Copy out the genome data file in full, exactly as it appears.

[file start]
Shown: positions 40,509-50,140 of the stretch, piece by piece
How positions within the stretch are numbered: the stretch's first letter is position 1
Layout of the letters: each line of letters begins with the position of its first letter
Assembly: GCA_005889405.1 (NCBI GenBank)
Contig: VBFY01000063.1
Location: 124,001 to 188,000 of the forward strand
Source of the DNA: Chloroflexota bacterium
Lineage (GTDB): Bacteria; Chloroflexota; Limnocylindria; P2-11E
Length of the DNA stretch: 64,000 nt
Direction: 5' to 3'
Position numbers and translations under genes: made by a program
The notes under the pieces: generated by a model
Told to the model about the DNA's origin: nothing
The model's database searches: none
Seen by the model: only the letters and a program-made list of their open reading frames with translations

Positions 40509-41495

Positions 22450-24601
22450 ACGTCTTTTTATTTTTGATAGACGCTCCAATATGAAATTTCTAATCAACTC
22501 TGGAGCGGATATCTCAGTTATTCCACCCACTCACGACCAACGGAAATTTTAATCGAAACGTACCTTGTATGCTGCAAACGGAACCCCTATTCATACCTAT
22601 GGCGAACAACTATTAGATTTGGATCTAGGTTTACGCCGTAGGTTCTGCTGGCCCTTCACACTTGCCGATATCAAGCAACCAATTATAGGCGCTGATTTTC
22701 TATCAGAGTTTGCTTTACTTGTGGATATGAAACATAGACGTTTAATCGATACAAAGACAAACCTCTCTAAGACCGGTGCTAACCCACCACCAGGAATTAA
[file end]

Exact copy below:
Shown: positions 40,509-50,140 of the stretch, piece by piece
How positions within the stretch are numbered: the stretch's first letter is position 1
Layout of the letters: each line of letters begins with the position of its first letter
Assembly: GCA_005889405.1 (NCBI GenBank)
Contig: VBFY01000063.1
Location: 124,001 to 188,000 of the forward strand
Source of the DNA: Chloroflexota bacterium
Lineage (GTDB): Bacteria; Chloroflexota; Limnocylindria; P2-11E
Length of the DNA stretch: 64,000 nt
Direction: 5' to 3'
Position numbers and translations under genes: made by a program
The notes under the pieces: generated by a model
Told to the model about the DNA's origin: nothing
The model's database searches: none
Seen by the model: only the letters and a program-made list of their open reading frames with translations

Positions 40509-41495

Positions 22450-24601
22450 ACGTCTTTTTATTTTTGATAGACGCTCCAATATGAAATTTCTAATCAACTC
22501 TGGAGCGGATATCTCAGTTATTCCACCCACTCACGACCAACGGAAATTTTAATCGAAACGTACCTTGTATGCTGCAAACGGAACCCCTATTCATACCTAT
22601 GGCGAACAACTATTAGATTTGGATCTAGGTTTACGCCGTAGGTTCTGCTGGCCCTTCACACTTGCCGATATCAAGCAACCAATTATAGGCGCTGATTTTC
22701 TATCAGAGTTTGCTTTACTTGTGGATATGAAACATAGACGTTTAATCGATACAAAGACAAACCTCTCTAAGACCGGTGCTAACCCACCACCAGGAATTAA